I woke in the middle of the night, dragged sleepily to semi-consciousness by thousands of bees. The dream was one of worry; will they survive? A few days later I peeked into the hive and found them dead. They had no stores left. They had plenty of fondant, but it simply was not enough for them. They starved in the local county Antrim definition of the word; they got too cold due to lack of food.
Did I dream their death through some spiritual connection as a beekeeper? To be fair, I dream this dream every spring and this is my first year of winter loss. Of course I am sad and I will miss having bees about the home. That said, looking after them last summer was problematic. I had less time for them, and I promised myself that if they did not make it through the winter; I would take a year off beekeeping. In a fight between the bees or the little people; the little people win. I told the little man about the bees and he knew I was upset. He gave me a hug and told me it was going to be ok, we could buy honey from ASDA.
I’m shrugging beelessness off and refocusing my efforts into the garden and growing things to eat. The old buckets and bricks are already on top of the early rhubarb shoots, the potatoes are chitting on the window ledge and the seed packets are all purchased. I have plans. In the autumn I bought eighteen more raspberry canes to fill a vegetable plot that we normally grow lettuces in. For the last two years all we have seem to have done with this is feed the slugs. These raspberries were supposed to be planted in November. The sodden cold earth and the winter darkness put a stop to that. They are in little pots and have been added to the list of things to do.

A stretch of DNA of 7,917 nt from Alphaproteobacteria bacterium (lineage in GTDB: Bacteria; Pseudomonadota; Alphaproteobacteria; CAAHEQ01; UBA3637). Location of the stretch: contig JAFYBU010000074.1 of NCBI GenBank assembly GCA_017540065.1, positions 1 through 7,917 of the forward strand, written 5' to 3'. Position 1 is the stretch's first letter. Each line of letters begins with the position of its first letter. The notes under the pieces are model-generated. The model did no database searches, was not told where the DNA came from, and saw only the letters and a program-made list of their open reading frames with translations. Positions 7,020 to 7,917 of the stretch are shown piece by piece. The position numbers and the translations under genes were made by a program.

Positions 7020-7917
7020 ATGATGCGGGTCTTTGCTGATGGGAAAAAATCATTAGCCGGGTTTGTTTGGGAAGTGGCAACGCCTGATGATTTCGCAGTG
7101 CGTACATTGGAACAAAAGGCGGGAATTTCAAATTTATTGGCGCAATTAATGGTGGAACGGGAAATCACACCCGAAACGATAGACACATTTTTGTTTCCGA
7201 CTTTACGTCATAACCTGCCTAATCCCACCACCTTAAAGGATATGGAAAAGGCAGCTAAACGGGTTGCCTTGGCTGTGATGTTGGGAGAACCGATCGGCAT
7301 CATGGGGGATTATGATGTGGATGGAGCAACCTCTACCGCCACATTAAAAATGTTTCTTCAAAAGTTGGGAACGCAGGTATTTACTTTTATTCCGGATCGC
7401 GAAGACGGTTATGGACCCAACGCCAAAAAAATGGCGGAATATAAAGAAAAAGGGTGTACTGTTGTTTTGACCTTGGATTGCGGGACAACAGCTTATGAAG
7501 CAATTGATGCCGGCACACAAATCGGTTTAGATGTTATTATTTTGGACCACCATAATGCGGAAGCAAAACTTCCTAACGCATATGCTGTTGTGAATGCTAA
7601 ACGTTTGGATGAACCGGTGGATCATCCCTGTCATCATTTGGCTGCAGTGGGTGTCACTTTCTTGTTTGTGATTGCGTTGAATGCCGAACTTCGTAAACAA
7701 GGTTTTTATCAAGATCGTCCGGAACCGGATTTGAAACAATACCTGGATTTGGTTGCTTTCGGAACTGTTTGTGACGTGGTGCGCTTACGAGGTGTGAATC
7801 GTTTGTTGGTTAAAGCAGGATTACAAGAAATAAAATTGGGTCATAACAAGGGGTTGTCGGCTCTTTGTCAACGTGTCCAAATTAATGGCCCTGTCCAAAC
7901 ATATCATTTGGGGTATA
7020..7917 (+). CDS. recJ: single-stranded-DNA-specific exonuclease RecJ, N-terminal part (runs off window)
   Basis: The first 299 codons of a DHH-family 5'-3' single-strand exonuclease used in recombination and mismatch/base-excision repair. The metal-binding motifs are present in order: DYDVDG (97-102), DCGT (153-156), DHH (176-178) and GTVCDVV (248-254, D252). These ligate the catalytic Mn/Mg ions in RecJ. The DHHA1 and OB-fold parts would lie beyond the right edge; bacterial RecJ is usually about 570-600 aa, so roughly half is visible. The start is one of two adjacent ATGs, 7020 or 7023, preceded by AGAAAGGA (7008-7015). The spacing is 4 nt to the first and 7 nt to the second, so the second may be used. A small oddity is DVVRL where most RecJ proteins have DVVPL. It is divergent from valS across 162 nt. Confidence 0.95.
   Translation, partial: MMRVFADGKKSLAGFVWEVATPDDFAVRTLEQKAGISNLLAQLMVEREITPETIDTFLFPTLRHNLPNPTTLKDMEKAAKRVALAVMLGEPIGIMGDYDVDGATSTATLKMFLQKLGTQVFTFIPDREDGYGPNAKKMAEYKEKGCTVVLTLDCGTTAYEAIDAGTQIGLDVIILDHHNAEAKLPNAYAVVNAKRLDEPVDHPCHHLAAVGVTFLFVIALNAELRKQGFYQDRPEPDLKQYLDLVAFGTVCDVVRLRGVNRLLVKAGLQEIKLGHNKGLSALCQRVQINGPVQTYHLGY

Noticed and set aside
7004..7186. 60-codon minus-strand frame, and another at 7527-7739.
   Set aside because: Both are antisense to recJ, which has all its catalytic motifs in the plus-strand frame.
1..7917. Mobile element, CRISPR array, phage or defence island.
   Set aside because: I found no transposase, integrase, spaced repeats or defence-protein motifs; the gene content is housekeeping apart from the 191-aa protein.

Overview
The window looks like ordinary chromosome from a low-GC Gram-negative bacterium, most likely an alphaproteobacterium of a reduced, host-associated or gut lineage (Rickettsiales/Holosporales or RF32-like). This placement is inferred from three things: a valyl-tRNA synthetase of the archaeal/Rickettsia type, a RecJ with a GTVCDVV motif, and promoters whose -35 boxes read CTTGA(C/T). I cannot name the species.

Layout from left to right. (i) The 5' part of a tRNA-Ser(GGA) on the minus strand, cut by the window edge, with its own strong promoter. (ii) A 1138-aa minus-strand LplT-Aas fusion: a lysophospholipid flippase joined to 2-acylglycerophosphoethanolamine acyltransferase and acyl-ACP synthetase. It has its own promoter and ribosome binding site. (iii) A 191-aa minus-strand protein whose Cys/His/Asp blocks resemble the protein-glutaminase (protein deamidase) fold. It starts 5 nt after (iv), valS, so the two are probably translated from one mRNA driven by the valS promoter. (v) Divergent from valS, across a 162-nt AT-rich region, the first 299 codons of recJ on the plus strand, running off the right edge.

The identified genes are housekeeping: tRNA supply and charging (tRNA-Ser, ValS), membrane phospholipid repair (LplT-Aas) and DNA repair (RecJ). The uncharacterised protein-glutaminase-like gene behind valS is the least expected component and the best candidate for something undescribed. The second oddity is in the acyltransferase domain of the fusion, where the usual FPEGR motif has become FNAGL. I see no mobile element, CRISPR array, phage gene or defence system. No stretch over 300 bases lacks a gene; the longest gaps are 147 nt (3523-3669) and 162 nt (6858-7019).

Last night I sat down with netflix intending to start House of Cards. Then I remembered that Gardener’s World had come back to TV and iPlayer. Monty Don won and Francis Underwood lost my vote.
This morning I stole away some time as the little people sat eating breakfast and feasting on saturday morning cartoons. I made a dent in some of the items on the gardening list: mulched the redcurrants and blackcurrants, split and spread the snowdrop bulbs, cleaned out the chicken coop, and had a fight with an unruly cottoneaster. Ever since we lost the pear trees to canker I have been keeping a close eye on the apple trees and clipping and burning any little signs of disease. The little man’s tree seemed to be infected on the main trunk at about shoulder height. I was a bit hesitant about doing anything harsh as it is called the little man’s tree as it was a gift for his birth from some friends. All the little people have a tree of their own now. I pondered trying to spray it and then thought WWMD (What Would Monty Do?) I cut out the disease and this resulted in a dramatic pruning of it’s height. It had to be done and it does still look alright. It seems to have opened it up quite a bit. I just hope I won’t have to hug the little man and reassure him by telling him we can buy his apples in ASDA.